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Conditions: What it's Like Where we Work

Hours: How Many Hours I Work Each Week

2000s

"Well since we are on our first year, we will normally do eight till four, Monday to Friday. Well the original clocking machines are still there but obviously they are redundant now. You can still hear it clicking every so often, every minute..."


A machine with a numbered keypad and additional buttons
Modern Clocking on Machine

 

1950s

"48 hours then. You had to work Saturday morning, five days and Saturday morning. You’d make up to 48 hours we'd work an extra hour on a Wednesday night. We used to work until six on a Wednesday night."

Clocking on machine from the 1950s showing a metal box with an analogue clockface on the front.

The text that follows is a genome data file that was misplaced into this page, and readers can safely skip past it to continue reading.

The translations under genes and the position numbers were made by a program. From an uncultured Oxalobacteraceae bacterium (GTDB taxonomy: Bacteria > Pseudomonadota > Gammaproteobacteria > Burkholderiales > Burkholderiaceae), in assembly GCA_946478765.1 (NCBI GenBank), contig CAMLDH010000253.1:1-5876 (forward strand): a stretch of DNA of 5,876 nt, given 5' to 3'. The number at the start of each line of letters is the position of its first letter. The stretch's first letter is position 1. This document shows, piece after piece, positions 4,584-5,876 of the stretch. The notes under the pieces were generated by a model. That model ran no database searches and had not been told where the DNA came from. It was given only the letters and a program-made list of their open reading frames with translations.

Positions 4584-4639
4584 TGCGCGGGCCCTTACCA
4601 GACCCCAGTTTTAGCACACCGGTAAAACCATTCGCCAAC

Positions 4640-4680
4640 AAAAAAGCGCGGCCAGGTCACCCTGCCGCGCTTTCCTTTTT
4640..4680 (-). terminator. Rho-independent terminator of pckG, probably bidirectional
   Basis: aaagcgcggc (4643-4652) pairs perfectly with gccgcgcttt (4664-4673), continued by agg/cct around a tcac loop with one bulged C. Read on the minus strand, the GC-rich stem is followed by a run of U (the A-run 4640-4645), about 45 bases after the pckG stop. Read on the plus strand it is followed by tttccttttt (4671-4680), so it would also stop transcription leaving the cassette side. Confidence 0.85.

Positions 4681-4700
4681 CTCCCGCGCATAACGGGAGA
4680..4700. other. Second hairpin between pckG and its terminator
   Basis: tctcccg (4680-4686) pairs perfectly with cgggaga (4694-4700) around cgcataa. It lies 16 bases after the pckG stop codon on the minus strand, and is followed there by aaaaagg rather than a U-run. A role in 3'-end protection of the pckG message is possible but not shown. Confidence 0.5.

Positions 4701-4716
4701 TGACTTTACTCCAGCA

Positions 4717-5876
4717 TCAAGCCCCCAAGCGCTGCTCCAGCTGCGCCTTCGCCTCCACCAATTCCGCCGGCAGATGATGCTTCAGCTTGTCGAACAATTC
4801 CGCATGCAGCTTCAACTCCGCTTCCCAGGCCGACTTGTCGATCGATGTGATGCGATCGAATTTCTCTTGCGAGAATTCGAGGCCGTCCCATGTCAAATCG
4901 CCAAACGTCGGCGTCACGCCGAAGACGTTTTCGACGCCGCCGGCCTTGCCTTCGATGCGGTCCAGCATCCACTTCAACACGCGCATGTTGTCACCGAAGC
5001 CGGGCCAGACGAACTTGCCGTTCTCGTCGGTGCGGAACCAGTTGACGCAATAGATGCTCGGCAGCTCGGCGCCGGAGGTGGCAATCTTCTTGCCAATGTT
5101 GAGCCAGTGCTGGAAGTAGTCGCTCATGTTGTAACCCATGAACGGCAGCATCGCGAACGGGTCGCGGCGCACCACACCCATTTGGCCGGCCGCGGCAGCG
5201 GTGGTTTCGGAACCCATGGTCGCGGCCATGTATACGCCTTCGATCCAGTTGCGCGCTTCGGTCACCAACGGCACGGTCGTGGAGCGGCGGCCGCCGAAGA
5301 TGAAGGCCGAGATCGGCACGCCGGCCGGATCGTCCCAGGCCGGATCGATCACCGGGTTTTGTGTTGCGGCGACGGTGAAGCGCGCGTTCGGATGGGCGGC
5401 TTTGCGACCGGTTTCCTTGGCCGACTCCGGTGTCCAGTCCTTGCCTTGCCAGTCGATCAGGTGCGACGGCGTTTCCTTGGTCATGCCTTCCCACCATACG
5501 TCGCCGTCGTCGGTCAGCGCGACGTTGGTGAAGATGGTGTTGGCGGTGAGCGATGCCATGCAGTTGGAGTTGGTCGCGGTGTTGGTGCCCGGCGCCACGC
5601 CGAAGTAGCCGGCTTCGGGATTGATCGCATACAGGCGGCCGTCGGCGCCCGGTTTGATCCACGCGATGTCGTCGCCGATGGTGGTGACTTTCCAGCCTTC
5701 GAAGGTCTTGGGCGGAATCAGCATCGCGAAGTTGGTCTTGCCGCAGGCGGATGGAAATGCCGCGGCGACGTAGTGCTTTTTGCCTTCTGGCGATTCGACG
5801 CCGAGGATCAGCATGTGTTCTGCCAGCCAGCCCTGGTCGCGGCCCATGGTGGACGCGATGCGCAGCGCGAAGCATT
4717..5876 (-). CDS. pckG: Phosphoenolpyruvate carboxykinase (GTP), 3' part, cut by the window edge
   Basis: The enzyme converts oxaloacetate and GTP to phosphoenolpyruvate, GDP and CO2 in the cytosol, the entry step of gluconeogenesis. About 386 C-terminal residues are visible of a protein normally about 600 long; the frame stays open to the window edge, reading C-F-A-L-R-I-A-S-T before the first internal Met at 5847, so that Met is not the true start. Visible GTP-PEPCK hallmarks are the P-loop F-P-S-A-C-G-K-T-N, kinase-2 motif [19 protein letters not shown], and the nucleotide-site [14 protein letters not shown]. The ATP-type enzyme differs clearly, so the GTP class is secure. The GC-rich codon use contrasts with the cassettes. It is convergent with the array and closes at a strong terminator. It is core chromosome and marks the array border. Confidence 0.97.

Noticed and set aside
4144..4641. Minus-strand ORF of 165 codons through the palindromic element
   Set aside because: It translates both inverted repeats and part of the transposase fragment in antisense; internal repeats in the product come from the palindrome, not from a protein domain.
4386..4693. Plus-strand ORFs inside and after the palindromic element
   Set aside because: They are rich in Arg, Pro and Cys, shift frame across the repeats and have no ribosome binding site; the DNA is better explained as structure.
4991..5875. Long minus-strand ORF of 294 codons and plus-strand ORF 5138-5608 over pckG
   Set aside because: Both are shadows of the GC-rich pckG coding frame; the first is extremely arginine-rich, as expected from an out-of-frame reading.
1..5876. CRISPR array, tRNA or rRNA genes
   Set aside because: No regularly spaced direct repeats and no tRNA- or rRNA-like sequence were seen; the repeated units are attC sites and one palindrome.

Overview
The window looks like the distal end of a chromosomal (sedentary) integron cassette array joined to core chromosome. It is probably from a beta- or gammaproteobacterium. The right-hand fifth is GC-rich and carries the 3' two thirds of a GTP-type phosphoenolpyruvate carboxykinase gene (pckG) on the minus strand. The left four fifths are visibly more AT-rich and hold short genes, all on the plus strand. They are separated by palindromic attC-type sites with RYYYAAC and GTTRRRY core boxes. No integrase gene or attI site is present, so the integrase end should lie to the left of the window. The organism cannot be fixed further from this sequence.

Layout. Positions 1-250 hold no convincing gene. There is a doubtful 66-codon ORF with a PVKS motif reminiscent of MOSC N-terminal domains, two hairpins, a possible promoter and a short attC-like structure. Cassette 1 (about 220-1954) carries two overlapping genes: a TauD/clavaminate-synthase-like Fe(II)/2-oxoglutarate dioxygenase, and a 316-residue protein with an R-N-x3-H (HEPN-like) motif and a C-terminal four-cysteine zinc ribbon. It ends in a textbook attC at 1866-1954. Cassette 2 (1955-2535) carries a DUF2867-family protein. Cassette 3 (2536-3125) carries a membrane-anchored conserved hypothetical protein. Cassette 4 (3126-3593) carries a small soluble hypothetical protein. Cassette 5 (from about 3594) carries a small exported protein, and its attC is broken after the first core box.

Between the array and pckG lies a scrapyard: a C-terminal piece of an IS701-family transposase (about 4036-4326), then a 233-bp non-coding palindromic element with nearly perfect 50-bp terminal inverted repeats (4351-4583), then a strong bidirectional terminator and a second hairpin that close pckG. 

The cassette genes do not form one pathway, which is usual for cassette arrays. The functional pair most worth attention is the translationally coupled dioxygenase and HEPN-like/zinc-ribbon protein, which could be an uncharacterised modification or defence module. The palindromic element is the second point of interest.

Clocking on Machine From the 1950s

 

Victorian Times

"I spoke to a number of workers about the hours worked. In the iron and steel works the hours are moderate, being 60 hours a week. A period of 12 hours less stoppages is the established rule each day but there are often no regular hours sometimes working from six in the morning until nine at night and on Fridays until 9.30 to finish for Saturday but not working much at the beginning of the week, maybe only half a day on Monday according to the work."

Victorian pocket watch.  It is silver in colour with a white face with Roman numerals
Victorian Pocket Watch

 

Questions

  • In which time period did they work the most hours in a week?
  • How have the days of work changed?
  • How many hours do you think is a fair amount to work and why?